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'Rectify' recap: I'm just too broken

Season 2 | Episode 1 | “Running with the Bulls” | Aired June 19, 2014

Rectify is a beautiful series that moved me in a spectacular way during its first season on SundanceTV. Creator/writer/director Ray McKinnon (Sons of Anarchy) is offering up Southern Gothic in a way that is about as earnest and rich as anything that is airing on television right now. The season 2 premiere is as riveting and voyeuristic as the six episodes of the first season, and makes me feel like I have my face pressed against the glass of this family’s living room.

DanielRectify is about Daniel Holden (Aden Young), who has been on death row for 19 years for the rape and murder of his high school girlfriend. The verdict is overturned when new DNA evidence surfaces, yet he is not fully exonerated. Yet even after all six episodes of the first season, I still can’t decide if Daniel is innocent or not. Season 1 doled out exposition in tidbits that offered fragmented and distorted versions of the actions of the past, mixing up the picture of anything that happened before the first episode. While this got frustrating at times, I suffered this teasing because I am so intrigued by these characters and the magic that happens in the stillness, when they exchange glances, sigh, gesture, touch.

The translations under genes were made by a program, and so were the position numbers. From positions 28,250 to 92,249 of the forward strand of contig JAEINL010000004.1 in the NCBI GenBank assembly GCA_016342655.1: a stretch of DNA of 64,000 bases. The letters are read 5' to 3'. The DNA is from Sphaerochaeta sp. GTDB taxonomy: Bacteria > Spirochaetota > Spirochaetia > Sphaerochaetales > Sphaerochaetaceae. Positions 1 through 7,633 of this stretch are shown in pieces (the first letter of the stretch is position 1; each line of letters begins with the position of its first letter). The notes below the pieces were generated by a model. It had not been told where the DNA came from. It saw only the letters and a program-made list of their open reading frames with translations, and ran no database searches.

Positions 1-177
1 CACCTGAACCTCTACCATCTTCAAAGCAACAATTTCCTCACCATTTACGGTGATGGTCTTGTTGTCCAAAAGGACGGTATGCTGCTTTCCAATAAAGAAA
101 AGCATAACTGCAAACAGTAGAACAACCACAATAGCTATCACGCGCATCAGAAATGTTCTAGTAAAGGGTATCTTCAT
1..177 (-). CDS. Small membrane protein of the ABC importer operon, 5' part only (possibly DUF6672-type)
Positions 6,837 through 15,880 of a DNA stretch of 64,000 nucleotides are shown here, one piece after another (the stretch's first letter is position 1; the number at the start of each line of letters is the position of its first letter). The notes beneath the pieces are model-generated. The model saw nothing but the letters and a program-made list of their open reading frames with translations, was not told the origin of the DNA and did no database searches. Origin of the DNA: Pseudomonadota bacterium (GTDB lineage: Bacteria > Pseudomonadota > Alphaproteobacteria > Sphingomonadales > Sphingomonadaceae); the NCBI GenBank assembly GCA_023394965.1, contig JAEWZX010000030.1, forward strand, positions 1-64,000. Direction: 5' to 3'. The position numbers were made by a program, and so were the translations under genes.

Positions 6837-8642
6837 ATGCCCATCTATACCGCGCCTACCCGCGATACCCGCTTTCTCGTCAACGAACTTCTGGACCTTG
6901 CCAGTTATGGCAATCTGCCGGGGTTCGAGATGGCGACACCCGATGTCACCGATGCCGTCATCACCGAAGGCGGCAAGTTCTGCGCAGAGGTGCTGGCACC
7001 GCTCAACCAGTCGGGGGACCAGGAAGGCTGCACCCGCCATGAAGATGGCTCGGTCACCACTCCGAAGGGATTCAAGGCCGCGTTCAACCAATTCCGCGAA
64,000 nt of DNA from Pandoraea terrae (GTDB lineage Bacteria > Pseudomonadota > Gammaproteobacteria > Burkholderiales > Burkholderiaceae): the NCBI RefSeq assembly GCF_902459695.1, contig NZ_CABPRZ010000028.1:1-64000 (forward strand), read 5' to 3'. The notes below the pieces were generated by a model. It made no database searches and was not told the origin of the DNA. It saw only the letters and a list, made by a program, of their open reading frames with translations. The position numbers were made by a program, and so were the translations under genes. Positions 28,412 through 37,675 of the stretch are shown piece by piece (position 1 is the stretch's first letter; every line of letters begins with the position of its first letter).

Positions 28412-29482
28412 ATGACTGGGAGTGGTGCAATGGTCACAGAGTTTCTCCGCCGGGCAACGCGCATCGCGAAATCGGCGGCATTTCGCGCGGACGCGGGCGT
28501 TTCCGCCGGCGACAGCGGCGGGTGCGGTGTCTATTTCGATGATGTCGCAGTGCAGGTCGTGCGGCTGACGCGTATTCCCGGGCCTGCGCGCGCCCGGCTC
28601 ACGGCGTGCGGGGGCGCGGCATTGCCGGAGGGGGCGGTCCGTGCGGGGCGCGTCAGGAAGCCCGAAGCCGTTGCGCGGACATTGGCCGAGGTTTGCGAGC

TJanet_bedsidehe first episode picks up just hours after the finale ended, and we find Daniel beaten beyond recognition and his mother Janet (J. Smith Cameron) and his sister Amantha (Abigail Spencer) by his bedside. While Daniel lies unconscious, he dreams (or remembers?) moments from his days in solitary confinement from before his friend and neighbor Kerwin (Johnny Ray Gill) was put to death. Kerwin is the only instance of humanity Daniel encounters in prison, and Daniel’s dream reflects a longing to reconnect with that. This is abruptly interrupted when Daniel begins to wake up violently, fighting and pulling at his tubes.

It’s a disturbing scene, one that make you want to look way but forces you to stare at the screen. Young has mastered the ambiguous subtlety that makes me want to weep for Daniel’s loss. It plays out so incrementally on Daniel’s face that his sincerity goes straight through you. The melancholy in Rectify is so well crafted that it becomes part of the fundamental makeup of the show; when Amantha yells, “You don’t have to fight anymore, Daniel,” it breaks your heart, but in a beautiful way. Once they finally sedate him back into unconsciousness, his mother utters, “We’ll be here when you come back.” It’s almost too much.